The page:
• Wild Wild West: The cockpit for Loveless' Spider Tank is missing a big chunk of railing. Sure enough, one of his own henchwomen falls to her death when startled by the heroes.
  • Willy Wonka & the Chocolate Factory: Many parts of the factory violate the OSHA laws as thoroughly analyzed by Film Theory. Examples include, but aren't limited to:
    • The height of the hallway right before the chocolate room. note 
    • Repeated lack of guardrails or banisters.
    • Repeated lack of safety equipment.
    • Many exposed hot pipes in the inventing room.
    • A deadly fan in the same room as soda that makes you float to it, with no sign of grating to prevent anyone from being chopped up.note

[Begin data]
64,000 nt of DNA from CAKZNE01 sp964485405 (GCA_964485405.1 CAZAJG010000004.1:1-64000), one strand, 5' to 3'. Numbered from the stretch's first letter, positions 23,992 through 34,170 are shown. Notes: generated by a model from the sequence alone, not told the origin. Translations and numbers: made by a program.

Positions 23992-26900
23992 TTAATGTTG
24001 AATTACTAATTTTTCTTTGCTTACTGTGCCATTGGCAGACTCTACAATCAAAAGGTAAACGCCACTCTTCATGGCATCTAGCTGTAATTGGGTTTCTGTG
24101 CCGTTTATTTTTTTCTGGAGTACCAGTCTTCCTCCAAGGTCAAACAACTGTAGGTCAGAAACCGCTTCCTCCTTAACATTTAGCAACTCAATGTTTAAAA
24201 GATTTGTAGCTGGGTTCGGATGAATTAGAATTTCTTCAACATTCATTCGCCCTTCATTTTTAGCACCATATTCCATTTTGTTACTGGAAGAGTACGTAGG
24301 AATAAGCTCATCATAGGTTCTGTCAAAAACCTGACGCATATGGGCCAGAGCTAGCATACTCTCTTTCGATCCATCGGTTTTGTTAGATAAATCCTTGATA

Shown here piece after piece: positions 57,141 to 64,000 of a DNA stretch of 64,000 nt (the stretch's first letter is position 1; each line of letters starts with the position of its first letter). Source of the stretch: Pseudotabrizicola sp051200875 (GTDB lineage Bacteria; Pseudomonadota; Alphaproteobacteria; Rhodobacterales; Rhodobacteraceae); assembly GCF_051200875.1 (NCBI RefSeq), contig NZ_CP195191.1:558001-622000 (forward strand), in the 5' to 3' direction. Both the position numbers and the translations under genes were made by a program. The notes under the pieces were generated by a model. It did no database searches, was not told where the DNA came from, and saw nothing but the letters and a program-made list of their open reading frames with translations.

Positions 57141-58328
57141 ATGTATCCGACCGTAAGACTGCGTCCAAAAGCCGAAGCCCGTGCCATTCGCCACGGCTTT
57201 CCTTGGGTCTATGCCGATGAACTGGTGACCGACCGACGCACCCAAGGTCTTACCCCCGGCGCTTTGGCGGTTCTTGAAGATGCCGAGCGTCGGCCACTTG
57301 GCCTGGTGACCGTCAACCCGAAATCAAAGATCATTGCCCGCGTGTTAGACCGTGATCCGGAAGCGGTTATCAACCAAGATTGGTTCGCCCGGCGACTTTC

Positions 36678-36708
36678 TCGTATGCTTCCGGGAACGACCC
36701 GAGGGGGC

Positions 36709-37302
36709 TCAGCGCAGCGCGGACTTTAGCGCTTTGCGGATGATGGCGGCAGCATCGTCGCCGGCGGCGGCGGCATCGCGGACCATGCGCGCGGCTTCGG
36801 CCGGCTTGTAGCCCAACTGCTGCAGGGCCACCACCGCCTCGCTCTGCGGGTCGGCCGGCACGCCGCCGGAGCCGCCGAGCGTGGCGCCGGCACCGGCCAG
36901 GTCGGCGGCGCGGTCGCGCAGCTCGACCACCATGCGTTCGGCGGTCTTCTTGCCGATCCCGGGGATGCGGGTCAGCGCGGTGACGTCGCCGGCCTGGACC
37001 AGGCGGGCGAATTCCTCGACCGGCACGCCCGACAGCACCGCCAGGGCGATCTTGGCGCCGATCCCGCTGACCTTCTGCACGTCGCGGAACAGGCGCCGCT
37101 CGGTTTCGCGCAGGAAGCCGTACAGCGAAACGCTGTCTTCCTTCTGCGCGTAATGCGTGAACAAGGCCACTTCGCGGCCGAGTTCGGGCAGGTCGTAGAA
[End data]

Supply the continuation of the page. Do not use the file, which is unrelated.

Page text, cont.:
• The Wonka-Mobile covering everyone in foam and sending them through a car wash. Fun Fact 
    • The fates of the kids sans Charlie.

      The same video, however, points out that the movie was made, and presumably takes place, shortly before OSHA was established, possibly turning these into subversions; you can't violate something that doesn't yet exist. That said, see the entry of Film Theory.